Huawei Tech
Motorola
Samsung
Archos
Dell (maybe)
Kogan Tech (postponed)

Don't go knocking things you haven't tried. I can knock windows, because I use them, I can knock Dell, because I've supported them. I cannot knock the PalmPre because I have not used one, so I do not know. Android is Linux based and a lot more robust then many people have let on.

OS X Dude
Feb 17, 2009, 03:49 PM
Android is Linux based.

As is OS X, both Mac and iPhone/iPod Touch versions. It borrows heavily from FreeBSD and Apple actually "donate" code back to the BSD developers to use in the BSD OS.

However, with you all the way on the 'not bashing things you ain't tried' front. The Palm Pre looks bad ass, blatantly manufactured to "assassinate" the iPhone it seems, but looks amazing. Will definitely be trying one when they hit UK shores, probably exclusively to 02 like a certain other phone ;)

lowbatteries
Feb 17, 2009, 04:44 PM
As is OS X, both Mac and iPhone/iPod Touch versions. It borrows heavily from FreeBSD and Apple actually "donate" code back to the BSD developers to use in the BSD OS.

OS X is not Linux-based. It is UNIX.

Linux is a "Unix-like" operating system.

ThunderSkunk
Feb 17, 2009, 04:49 PM
It'd be nice for users if Apple offered a "return" (more like early delete) policy. It'd keep devs honest as well. You make a crashy, featureless piece of junk, a hundred million people might buy it, but a hundred million people have recourse too.

Items with too high a return could possibly be eliminated from the app store as well.

ewoods
Feb 17, 2009, 04:50 PM
So Android has a download and separate install process? Yeah, I'm gonna go with "That's exactly what Apple DOESN'T need."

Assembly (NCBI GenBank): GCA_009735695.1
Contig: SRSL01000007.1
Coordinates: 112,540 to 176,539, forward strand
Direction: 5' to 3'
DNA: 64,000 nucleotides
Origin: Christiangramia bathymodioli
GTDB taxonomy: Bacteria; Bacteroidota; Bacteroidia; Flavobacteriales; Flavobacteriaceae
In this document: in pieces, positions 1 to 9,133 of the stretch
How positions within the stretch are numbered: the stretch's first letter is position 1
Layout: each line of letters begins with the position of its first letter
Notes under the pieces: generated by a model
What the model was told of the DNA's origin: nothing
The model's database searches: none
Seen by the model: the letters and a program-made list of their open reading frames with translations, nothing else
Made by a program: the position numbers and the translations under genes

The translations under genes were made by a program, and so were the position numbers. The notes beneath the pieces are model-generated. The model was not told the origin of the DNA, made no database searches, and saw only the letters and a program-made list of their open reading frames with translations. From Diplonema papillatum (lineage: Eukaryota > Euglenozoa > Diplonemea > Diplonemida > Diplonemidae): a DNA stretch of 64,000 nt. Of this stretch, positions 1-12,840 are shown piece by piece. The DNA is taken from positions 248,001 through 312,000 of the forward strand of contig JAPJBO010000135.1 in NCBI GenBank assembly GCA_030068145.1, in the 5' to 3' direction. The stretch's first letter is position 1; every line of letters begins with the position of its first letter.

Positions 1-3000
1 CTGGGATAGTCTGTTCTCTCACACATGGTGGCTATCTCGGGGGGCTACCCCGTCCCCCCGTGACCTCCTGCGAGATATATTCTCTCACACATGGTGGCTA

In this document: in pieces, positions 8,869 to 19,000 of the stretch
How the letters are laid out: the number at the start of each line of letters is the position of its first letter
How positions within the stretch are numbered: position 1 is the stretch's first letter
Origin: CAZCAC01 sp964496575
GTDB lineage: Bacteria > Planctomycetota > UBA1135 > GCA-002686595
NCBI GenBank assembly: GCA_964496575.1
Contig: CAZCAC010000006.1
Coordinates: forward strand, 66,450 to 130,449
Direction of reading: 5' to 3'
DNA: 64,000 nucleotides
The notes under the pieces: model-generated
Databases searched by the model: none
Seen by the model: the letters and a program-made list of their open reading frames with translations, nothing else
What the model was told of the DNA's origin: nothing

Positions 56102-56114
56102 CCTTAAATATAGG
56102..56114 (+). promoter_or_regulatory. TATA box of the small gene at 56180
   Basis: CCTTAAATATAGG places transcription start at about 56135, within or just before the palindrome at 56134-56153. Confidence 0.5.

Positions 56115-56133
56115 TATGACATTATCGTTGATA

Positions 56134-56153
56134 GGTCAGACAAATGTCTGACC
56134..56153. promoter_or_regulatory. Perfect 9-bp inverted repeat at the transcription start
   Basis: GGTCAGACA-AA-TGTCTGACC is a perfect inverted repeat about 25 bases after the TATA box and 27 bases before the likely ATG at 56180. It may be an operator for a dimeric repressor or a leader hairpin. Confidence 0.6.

Sorry to walk all over your rant, but Apple ALREADY has this. Nearly every application I buy for my iPhone I purchase from iTunes on my computer, then install at my convenience. As miketcool said, it's nice to be able to keep shopping for apps while something you just bought downloads in the background. The "purchase, wait for install, purchase, wait for install..." method directly from the iPhone just doesn't do it for me. And since I don't have 3G coverage in my area, I rarely purchase any apps while I'm away from home.

Zincous
Feb 17, 2009, 05:20 PM
Yeah hopefully there is a limit on the amount of times you can return an app.

Just buy it, return it before 24 hours and then buy it again and keep doing this....:rolleyes:

sunfast
Feb 17, 2009, 05:27 PM
SEGA would have been £5.99 worse off if this was the case - they would've had Super Monkey Ball back from me rather fast

Mr. Owl
Feb 17, 2009, 05:27 PM
So Android has a download and separate install process? Yeah, I'm gonna go with "That's exactly what Apple DOESN'T need."
Got to agree with that... but some sort of way to delete an application within a specific time frame and get your money back needs to be implemented on the iPhone.

I just bought this "Distance Meter Pro" application... only thing I'm finding it's good for is putting a good deal of distance between me and the $2.99 I spent on the darn thing.

Mr. Owl
Feb 17, 2009, 05:33 PM
OS X is not Linux-based. It is UNIX.

With Leopard you can't even say UNIX-Based anymore, they made it fully UNIX compliant. (http://www.apple.com/macosx/technology/unix.html) Exactly what that means to me or any other average user... well, I couldn't fully explain that and wouldn't pretend to know.

Can't help but being better than any flavor of Linux I've tried...

chewietobbacca
Feb 17, 2009, 05:34 PM
As others have addressed, the same process happens through iTunes too

Also, Android is very popular among college groups learning systems and programming for systems. There's some very neat stuff coming out in the pipeline for it

Mykbibby
Feb 17, 2009, 06:15 PM
Wirelessly posted (Mozilla/5.0 (iPhone; U; CPU iPhone OS 2_2 like Mac OS X; en-us) AppleWebKit/525.18.1 (KHTML, like Gecko) Version/3.1.1 Mobile/5G77 Safari/525.20)

I hope the iPhone gets updated soon... I think Apple will hit it out of the park.

twoodcc
Feb 17, 2009, 07:27 PM
seems like a good idea. though that wouldn't help the developers very much

minik
Feb 17, 2009, 07:48 PM
seems like a good idea. though that wouldn't help the developers very much